One key to the Oxford researchers’ technique is the use of multiple artificial intelligence models to analyze the spectral profiles. “These signatures are complex and by eye there are not necessarily clear features that separate ME/CFS patients from other groups,” Morten told Advanced Science News.

“The AI looks at this data and attempts to find features which can separate the groups,” he continued. “Different AI methods find different features in the data. Individually, each method is not that successful at assigning an unknown sample to the correct group. However, when we combine the different methods, we produce a model which can assign the subjects to the different groups very accurately.”

Without a reliable test, “diagnosis of the condition is difficult, with most patients relying on self-report, questionnaires, and subjective measures to receive a diagnosis,” the Oxford press release noted.

But developing such a test has been challenging, Advanced Science News noted.

How Oxford’s Raman Technique Works

Raman spectroscopy uses a laser to determine the “vibrational modes of molecules,” according to the Oxford press release.

“When a laser beam is directed at a cell, some of the scattered photons undergo frequency shifts due to energy exchanges with the cell’s molecular components,” the press release stated. “Raman micro-spectroscopy detects these shifted photons, providing a non-invasive method for single cell analysis. The resulting single cell Raman spectra serve as a unique fingerprint, revealing the intrinsic and biochemical properties and indicating the physiological and metabolic state of the cell.”

The researchers employed the technique on blood samples from 98 subjects, including 61 ME/CFS patients, 16 healthy controls, and 21 controls with multiple sclerosis (MS), Advanced Science reported.

The Oxford scientists focused their attention on peripheral blood mononuclear cells (PBMCs), as previous studies found that these cells showed “reduced energetic function” in ME/CFS patients. “With this evidence, the team proposed that single-cell analysis of PBMCs might reveal differences in the structure and morphology in ME/CFS patients compared to healthy controls and other disease groups such as multiple sclerosis,” the press release states.

Clinical Laboratory Blood Processing and the Oxford Raman Technique

Oxford’s Raman spectroscopic technique “only requires a small blood sample which could be developed as a point-of-care test perhaps from one drop of blood,” the researchers wrote. However, Advanced Science News pointed out that required laser microscopy equipment costs more than $250,000.

In their Advanced Science paper, the researchers note that the test could be made more widely available by transferring blood samples collected by local clinical laboratories to diagnostic centers that have the needed hardware.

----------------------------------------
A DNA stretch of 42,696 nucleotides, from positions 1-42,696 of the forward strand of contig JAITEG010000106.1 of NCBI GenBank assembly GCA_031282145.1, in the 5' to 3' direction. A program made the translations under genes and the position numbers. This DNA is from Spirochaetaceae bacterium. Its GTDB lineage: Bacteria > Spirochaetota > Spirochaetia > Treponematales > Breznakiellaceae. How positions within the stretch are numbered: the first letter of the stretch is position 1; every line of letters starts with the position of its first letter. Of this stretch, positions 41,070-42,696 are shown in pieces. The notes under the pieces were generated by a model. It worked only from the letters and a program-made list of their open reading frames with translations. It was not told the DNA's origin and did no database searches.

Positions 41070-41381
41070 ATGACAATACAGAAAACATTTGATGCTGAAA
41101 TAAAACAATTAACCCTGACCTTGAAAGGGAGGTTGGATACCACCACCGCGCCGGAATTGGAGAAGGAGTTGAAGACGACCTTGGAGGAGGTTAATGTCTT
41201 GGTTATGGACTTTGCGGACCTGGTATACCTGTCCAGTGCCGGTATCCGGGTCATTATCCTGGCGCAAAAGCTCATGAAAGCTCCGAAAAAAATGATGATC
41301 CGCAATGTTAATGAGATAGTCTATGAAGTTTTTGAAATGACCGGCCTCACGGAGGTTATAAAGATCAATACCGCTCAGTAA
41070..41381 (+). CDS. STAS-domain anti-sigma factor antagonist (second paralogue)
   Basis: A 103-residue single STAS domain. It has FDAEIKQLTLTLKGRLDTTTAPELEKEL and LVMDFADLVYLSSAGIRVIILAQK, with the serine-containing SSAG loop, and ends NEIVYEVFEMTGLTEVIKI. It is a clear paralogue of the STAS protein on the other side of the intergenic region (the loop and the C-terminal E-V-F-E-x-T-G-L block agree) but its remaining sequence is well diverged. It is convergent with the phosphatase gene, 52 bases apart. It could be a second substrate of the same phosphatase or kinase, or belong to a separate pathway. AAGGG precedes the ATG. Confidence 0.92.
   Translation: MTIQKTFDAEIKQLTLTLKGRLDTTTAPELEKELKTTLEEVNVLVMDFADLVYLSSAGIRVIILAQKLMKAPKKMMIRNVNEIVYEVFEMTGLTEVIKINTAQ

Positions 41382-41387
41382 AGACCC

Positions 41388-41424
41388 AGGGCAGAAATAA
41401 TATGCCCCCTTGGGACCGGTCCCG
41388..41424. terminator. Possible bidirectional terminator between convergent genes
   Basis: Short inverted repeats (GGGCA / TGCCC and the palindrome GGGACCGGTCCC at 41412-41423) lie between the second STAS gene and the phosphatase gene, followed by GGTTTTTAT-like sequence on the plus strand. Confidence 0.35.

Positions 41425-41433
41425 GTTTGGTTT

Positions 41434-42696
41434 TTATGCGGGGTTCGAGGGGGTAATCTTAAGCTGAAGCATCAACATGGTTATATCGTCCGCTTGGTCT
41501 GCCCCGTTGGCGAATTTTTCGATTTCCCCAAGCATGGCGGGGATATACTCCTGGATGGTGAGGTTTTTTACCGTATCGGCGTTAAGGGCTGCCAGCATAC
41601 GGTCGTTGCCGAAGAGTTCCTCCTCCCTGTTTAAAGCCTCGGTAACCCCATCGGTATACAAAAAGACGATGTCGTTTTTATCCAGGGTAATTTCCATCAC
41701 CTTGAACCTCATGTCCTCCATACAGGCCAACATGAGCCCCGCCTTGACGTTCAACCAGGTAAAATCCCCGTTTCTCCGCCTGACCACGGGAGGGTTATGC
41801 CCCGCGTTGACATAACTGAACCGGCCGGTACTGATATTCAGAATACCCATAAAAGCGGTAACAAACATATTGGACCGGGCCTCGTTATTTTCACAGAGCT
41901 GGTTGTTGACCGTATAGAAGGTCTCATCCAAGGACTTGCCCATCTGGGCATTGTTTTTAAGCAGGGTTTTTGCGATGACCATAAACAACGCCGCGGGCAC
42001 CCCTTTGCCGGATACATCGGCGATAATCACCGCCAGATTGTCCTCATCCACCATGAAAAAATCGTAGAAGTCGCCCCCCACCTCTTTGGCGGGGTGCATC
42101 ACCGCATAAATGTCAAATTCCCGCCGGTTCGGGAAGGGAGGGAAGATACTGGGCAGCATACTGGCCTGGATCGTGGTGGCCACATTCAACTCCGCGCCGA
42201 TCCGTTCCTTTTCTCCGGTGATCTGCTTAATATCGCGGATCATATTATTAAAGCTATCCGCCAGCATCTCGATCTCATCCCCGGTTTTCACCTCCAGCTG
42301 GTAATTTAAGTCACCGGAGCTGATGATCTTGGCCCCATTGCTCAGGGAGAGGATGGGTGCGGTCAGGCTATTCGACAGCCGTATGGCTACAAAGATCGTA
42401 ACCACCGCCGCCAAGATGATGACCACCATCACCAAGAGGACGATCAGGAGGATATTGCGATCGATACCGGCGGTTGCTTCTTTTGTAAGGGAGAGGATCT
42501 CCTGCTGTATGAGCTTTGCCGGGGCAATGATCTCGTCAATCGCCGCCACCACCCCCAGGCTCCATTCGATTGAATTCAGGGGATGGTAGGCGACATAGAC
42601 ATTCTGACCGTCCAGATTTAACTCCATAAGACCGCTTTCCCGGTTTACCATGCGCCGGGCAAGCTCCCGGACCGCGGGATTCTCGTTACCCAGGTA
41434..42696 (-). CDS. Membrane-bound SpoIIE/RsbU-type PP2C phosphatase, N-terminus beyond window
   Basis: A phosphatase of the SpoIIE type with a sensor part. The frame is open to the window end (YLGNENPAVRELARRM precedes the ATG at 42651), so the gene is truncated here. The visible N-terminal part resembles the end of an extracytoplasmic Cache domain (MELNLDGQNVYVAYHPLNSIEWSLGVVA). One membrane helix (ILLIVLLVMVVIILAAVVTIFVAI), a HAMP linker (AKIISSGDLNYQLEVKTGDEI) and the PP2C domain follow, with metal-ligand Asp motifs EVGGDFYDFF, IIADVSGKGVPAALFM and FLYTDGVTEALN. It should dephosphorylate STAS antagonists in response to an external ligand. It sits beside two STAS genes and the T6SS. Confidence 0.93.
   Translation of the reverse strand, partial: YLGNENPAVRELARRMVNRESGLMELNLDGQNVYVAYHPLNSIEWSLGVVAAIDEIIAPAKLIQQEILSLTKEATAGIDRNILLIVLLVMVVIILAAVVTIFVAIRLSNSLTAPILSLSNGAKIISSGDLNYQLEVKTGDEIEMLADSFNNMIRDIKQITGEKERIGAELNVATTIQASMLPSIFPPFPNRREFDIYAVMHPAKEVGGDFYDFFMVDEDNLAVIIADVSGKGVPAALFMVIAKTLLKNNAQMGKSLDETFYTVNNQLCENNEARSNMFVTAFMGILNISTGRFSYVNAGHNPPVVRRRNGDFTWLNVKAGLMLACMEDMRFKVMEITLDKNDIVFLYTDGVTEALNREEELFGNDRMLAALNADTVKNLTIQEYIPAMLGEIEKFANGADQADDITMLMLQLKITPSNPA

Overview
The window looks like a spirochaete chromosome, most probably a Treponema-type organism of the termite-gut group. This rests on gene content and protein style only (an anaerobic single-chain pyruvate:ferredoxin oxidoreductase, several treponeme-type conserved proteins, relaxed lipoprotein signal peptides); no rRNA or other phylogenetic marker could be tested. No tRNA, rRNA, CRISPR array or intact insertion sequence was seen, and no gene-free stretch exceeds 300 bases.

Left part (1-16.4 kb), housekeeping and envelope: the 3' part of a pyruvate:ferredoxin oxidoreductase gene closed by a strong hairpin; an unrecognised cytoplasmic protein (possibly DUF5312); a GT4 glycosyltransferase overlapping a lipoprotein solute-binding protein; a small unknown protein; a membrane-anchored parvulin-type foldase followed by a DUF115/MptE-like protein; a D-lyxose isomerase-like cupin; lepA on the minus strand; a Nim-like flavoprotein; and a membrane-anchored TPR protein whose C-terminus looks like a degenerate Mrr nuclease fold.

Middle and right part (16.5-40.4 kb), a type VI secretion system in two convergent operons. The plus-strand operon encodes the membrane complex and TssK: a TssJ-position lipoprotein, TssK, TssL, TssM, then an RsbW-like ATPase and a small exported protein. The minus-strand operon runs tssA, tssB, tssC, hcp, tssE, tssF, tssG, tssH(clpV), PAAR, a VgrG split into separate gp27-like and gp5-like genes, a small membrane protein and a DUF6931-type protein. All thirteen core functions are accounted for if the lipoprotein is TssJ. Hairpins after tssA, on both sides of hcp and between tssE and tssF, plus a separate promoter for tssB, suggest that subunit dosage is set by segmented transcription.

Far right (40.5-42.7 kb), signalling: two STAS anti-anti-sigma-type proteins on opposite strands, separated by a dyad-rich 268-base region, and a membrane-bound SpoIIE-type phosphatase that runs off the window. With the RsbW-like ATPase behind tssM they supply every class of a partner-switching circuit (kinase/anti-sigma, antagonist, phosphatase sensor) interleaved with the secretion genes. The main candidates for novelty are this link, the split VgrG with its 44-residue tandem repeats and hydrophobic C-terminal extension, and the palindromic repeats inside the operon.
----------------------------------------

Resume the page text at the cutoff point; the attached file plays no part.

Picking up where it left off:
“Alternatively, a compact system containing portable Raman instruments could be developed, which would be much cheaper than a standard Raman microscope, and [which] incorporated with microfluidic systems to stream cells through a Raman laser for detection, eliminating the need for lengthy blood sample processing,” the researchers wrote.

They noted that the technique could be adapted to test for other chronic conditions as well, such as MS, fibromyalgia, Lyme disease, and long COVID.

“Our paper is very much a starting point for future research,” Morten told Advanced Science News. “Larger cohorts need to be studied, and if Raman proves useful, we need to think carefully about how a test might be developed.”

Bergquist agreed, stating it’s “not necessarily something you would see in a doctor’s office. It requires a lot of advanced data analysis to use—I still see it as a research methodology. But in the long run, it could be developed into a tool that could be used in a more simplistic way.”

Though a useable diagnostic test may be far off, clinical laboratories should consider how they can aid in ME/CFS research.

—Stephen Beale

Related Information:

First Steps Towards Developing a New Diagnostic Test to Accurately Identify Hallmarks of Chronic Fatigue Syndrome in Blood Cells

First Ever Diagnostic Test for Chronic Fatigue Syndrome Sparks Hope

Developing a Blood Cell-Based Diagnostic Test for Myalgic Encephalomyelitis/Chronic Fatigue Syndrome Using Peripheral Blood Mononuclear Cells

Blood Test for Chronic Fatigue Syndrome Found to Be 91% Accurate

Scientists Develop Blood Test for Chronic Fatigue Syndrome

Biomarkers for Myalgic Encephalomyelitis/Chronic Fatigue Syndrome (ME/CFS): A Systematic Review

Biomarker for Chronic Fatigue Syndrome Identified

In Early Weeks of Flu Season, COVID-19 Patients Show Milder Symptoms as SARS-CoV-2 Continues to Evolve

Doctors report difficulty differentiating COVID-19 from other viral infections, impacting clinical laboratory test orders